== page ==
Strong headline employment data hides weak spots in labour market

The Council of Trade Unions is pleased that employment numbers out today show that the recovery from COVID-19 is continuing.

“The number unemployed fell by 10,000 in the December 2020 quarter. Despite this welcome change, the number of people unemployed is still 25,000 (or 21.9%) higher than it was a year ago. The government still has work to do if it wishes to bring down unemployment to levels seen before COVID-19,” CTU Economist and Director of Policy Craig Renney said

“We welcome the programmes that the government has undertaken to support employment during COVID-19. But the data today continues to show areas of concern. Female unemployment continues to be much higher than male unemployment at 5.4% against 4.5%. The number of Maori and Pacific Peoples unemployed increased this quarter. The rate of unemployment for young people (15- 29 year olds) rose from 8.4% to 10.1%. The government should target its expenditure through COVID-19 in ways that seek to redress that imbalance”.

“The situation for wages also shows a strong headline number with weakness underneath. Average ordinary-time hourly earnings increased 4.2% in the year to December 2020. But according to Statistics New Zealand this change was driven by changes in the jobs market with falls in the number of filled jobs and hours in lower-paid industries like administration and support services, while jobs and hours in higher-paid industries remained stable. Overall, the number of employees with no increase to their wages was at its highest since March 2010. Annual wage increases in local government (0.9%) were below inflation (CPI Inflation is 1.4%), and increases in the private sector barely kept up with inflation (1.5%)”.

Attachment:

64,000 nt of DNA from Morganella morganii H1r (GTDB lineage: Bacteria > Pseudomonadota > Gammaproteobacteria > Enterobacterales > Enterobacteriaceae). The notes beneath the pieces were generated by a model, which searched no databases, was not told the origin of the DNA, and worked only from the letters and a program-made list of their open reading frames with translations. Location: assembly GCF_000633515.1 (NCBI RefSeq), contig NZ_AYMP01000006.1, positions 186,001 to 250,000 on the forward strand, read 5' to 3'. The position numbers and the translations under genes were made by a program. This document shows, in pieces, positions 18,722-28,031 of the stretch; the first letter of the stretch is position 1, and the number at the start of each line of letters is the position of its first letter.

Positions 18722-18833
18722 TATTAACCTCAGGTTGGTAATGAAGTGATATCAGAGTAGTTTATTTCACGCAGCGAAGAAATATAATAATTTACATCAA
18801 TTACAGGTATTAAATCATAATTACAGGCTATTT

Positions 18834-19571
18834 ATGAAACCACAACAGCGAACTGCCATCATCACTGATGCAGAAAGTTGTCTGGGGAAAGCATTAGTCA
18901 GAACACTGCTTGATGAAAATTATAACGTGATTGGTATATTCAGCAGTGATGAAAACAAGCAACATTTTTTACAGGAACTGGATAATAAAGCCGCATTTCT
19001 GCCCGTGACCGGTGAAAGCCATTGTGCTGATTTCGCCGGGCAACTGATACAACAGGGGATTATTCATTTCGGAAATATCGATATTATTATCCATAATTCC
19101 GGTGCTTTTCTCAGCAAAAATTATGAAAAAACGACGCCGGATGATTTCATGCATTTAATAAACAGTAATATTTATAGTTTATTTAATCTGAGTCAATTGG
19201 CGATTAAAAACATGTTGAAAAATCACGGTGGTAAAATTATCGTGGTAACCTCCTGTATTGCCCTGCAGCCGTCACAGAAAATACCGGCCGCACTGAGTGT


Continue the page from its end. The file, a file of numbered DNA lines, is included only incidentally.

“The data shows that there is an emerging challenge in the labour market post COVID. Whilst some groups are doing well and returning to pre-COVID-19 normal, others are still doing it tough. Those groups who traditionally faced challenges in the labour market are still struggling and more government support will be necessary. While we see GDP growth returning, wages for many are not growing at all. Genuinely ‘Building back better’ for New Zealand will mean addressing both these issues,” Renney said.

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